Independent Monitoring Authority v Secretary of State for the UK Home Department
3 January 2023 | Applicable law: England and Wales | 2 minute
In a landmark judgement, the High Court has found that the EU settlement scheme is unlawful as it fails to properly protect the rights of EU citizens.
The EU Settlement Scheme was set up to allow EU nationals to secure their right to live and work in the UK after Brexit. Under the Scheme, those who had been continuously resident in the UK for five years could apply for settled status ('indefinite leave to remain'). Those who had been resident for less than five years were able to apply for pre-settled status ('limited leave to remain'), which allowed them to stay in the UK for up to five years, by which point they could be eligible for settled status.
The Independent Monitoring Authority (the 'IMA'), whose role is to monitor the rights of EU and EEA EFTA citizens post Brexit, argued that 2.6 million EU citizens with pre-settled status are at risk of losing their right to live and work in the UK due to what they claimed was an 'unlawful interpretation' of the withdrawal agreement by the Home Office.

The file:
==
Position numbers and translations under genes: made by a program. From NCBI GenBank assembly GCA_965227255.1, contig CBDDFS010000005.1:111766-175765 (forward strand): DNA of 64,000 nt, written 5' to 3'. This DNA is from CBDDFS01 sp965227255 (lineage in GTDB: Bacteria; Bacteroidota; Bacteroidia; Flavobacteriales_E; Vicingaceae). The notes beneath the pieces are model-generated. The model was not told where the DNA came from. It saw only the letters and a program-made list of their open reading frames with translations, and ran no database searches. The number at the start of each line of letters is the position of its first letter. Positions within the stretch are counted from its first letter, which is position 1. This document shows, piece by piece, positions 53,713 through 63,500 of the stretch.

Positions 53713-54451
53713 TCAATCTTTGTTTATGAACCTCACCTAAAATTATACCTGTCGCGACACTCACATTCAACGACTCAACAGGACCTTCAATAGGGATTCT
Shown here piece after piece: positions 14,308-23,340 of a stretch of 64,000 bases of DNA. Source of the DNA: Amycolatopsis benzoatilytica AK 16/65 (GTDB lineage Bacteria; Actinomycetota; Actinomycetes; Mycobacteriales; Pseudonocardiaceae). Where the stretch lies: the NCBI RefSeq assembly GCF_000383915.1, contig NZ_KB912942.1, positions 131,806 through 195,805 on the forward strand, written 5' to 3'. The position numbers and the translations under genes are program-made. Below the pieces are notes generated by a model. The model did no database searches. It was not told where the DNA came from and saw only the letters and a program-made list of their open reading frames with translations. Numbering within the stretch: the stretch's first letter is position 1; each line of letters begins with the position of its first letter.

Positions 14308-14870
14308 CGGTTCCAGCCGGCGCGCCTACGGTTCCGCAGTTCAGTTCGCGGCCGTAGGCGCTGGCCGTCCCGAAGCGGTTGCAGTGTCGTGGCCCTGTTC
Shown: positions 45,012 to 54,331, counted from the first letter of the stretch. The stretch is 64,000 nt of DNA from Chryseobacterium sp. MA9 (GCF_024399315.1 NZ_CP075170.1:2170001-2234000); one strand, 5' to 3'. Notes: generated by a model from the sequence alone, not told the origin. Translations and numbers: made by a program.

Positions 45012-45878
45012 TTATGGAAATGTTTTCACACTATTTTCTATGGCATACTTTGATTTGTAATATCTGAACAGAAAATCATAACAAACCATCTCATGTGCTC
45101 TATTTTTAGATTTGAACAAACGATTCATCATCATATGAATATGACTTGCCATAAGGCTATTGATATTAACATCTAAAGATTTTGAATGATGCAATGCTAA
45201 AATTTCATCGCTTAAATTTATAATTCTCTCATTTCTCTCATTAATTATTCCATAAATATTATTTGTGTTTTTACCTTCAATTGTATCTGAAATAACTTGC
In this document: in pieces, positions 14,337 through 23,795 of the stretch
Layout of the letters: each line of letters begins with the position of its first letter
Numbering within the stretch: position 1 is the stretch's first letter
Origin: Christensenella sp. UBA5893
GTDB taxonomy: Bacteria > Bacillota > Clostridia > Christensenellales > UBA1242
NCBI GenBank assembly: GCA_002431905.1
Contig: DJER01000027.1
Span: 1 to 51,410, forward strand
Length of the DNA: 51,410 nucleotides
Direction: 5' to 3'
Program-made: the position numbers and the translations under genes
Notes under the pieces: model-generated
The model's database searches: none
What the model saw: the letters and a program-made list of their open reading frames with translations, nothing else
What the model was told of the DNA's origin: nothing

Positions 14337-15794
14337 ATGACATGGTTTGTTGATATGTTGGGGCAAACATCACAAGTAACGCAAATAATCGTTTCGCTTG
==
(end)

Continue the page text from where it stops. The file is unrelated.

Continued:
Under current Home Office rules, those with pre-settled status must reapply for settled status (indefinite leave to remain) once their pre-settled status expires. However, an application for settled status may not be possible for those who fail to meet the criteria (e.g. they may have excess absences from the UK during their period of residence). In such circumstances, pre-settled status cannot be extended. Therefore, if it is not possible for an applicant to apply for settled status, they will lose their right to live and work in the UK.
On 21 December 2022, the High Court found that a right of residence can only be lost in the precise circumstances defined in the Withdrawal Agreement under section 15(3). A loss of rights for failure to upgrade from pre-settled to settled status did not fall under one of those circumstances. As a result, Mr Justice Lane stated that the EU Settlement Scheme in its current form is operating in an unlawful manner.
This judgement could enable those with pre-settled status to be automatically upgraded to settled status once they reach five years of residence, with no requirement to make a second application to 'upgrade' their status. It may also entitle individuals to reapply for pre-settled status.
However, Home Office minister Lord Murray has signalled the intention of the Government to appeal the decision. This is certainly not the end of the matter and while the court process continues, no changes will be made to the operation of the EU settlement scheme. Those holding pre-settled status should continue to apply to upgrade to settled status.